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European Journal of Applied Physiology

, Volume 87, Issue 1, pp 59–65 | Cite as

Power absorption and production during slow, large-amplitude stretch-shorten cycle motions

  • John B. Cronin
  • Peter J. McNair
  • Robert N. Marshall
Original Article

Abstract.

The purpose of this study was to determine the important predictors of power absorption and power production during slow, large-amplitude stretch-shorten cycle (SSC) motions. The relationship between power absorption (mean eccentric power output) and production (mean concentric power output) across different inertial loads was also investigated. Fifty-four subjects with a sporting background performed concentric (CBP) and rebound bench-presses (RBP) at 40% and 80% of their one-repetition maximum (1RM). The relationship between kinematic and kinetic variables and mean eccentric power and RBP mean power output was determined using correlation and multiple regression analysis. Maximal strength was found to be the best single predictor of power absorption, explaining between 44.2% and 69.1% of the variability that was associated with mean eccentric power output for 40% and 80% 1RM loads. Stretch velocity in combination with maximal strength was found to be the best two-predictor model of power absorption (R 2=83.7–97.3%). The best single predictor of SSC power production was found to be concentric mean power output (R 2=49.2–88.0%). The utilisation of the power absorbed during the power production phase differed across loads. It was suggested that as maximal strength is more trainable than speed, training to improve power absorption might emphasise maximal strength development. It was also suggested that SSC power output might benefit from training methods that focus on concentric force development. Further research is needed to evaluate these hypotheses and whether the findings of this study are similar for fast SSC motion.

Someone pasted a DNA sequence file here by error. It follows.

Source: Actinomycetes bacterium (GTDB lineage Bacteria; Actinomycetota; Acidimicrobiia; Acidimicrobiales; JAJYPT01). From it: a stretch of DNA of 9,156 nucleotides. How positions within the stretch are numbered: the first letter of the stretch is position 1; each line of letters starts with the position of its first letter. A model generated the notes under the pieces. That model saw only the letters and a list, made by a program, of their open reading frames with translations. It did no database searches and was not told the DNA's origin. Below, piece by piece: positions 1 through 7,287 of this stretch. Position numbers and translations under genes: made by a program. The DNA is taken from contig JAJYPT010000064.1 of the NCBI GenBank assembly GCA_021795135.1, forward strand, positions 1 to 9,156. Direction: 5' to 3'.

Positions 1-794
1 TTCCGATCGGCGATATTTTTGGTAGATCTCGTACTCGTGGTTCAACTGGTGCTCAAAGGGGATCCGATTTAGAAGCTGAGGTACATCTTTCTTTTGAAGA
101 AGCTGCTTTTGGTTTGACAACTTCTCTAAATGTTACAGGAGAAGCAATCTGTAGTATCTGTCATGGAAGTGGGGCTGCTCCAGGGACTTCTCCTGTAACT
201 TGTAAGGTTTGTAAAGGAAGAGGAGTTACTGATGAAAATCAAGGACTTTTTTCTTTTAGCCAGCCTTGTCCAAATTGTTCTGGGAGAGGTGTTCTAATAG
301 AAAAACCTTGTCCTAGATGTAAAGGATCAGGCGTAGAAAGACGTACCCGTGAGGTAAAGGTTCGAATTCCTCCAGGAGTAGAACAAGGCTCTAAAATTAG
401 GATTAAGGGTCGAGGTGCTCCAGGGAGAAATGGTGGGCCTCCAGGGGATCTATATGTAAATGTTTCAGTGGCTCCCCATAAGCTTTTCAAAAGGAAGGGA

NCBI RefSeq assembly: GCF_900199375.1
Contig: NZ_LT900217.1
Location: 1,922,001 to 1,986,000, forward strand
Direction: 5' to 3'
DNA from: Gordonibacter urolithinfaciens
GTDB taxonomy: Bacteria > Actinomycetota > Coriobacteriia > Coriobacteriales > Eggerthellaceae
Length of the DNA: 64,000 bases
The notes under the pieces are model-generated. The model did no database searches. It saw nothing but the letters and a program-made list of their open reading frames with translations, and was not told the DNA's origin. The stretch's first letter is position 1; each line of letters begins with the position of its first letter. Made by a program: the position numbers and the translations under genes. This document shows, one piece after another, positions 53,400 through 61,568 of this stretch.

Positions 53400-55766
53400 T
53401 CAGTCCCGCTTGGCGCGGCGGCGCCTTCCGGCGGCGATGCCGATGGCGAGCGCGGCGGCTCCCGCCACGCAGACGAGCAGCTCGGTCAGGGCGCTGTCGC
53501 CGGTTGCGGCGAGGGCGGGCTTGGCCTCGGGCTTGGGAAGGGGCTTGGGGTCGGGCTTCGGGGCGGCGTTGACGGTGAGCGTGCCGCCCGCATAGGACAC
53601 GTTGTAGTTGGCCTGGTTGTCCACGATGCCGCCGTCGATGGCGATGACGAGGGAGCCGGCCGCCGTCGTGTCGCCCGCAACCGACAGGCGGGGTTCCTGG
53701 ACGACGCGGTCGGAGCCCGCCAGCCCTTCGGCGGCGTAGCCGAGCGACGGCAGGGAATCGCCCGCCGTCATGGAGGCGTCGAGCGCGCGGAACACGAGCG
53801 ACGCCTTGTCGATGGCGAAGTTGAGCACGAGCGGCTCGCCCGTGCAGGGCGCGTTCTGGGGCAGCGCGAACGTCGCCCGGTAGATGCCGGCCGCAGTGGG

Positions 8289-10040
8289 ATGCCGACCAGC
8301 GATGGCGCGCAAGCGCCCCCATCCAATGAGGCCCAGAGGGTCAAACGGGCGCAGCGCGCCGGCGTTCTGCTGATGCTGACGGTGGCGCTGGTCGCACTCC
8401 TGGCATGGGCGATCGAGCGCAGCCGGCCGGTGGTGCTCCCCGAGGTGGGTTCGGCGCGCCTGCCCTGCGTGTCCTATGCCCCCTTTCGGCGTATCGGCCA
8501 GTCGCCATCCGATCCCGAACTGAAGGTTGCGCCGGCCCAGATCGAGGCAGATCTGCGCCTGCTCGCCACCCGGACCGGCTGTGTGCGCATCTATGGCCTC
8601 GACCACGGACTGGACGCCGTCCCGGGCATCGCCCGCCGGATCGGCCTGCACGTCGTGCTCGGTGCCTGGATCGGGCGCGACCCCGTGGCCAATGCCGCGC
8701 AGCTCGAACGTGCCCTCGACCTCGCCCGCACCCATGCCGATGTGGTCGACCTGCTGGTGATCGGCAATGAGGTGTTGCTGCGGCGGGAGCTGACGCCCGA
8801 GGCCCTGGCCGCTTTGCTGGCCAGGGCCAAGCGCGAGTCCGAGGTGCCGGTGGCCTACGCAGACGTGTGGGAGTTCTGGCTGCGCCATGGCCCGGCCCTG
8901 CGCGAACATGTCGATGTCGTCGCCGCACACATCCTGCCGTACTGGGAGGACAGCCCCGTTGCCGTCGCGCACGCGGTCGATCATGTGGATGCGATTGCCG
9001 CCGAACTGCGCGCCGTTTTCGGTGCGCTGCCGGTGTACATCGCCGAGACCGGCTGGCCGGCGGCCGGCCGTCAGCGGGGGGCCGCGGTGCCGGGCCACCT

Bench-press Stretch-shorten cycle Muscle stiffness Elastic energy 

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Copyright information

© Springer-Verlag 2002

Authors and Affiliations

  • John B. Cronin
    • 1
  • Peter J. McNair
    • 2
  • Robert N. Marshall
    • 3
  1. 1.Sport Performance Research Centre, Auckland University of Technology, Private Bag 92006, Auckland 1020, New Zealand
  2. 2.Neuromuscular Research Unit, School of Physiotherapy, Auckland University of Technology, Private Bag 92006, Auckland 1020, New Zealand
  3. 3.Department of Sport and Exercise Science, The University of Auckland, Private Bag 92019, Auckland, New Zealand

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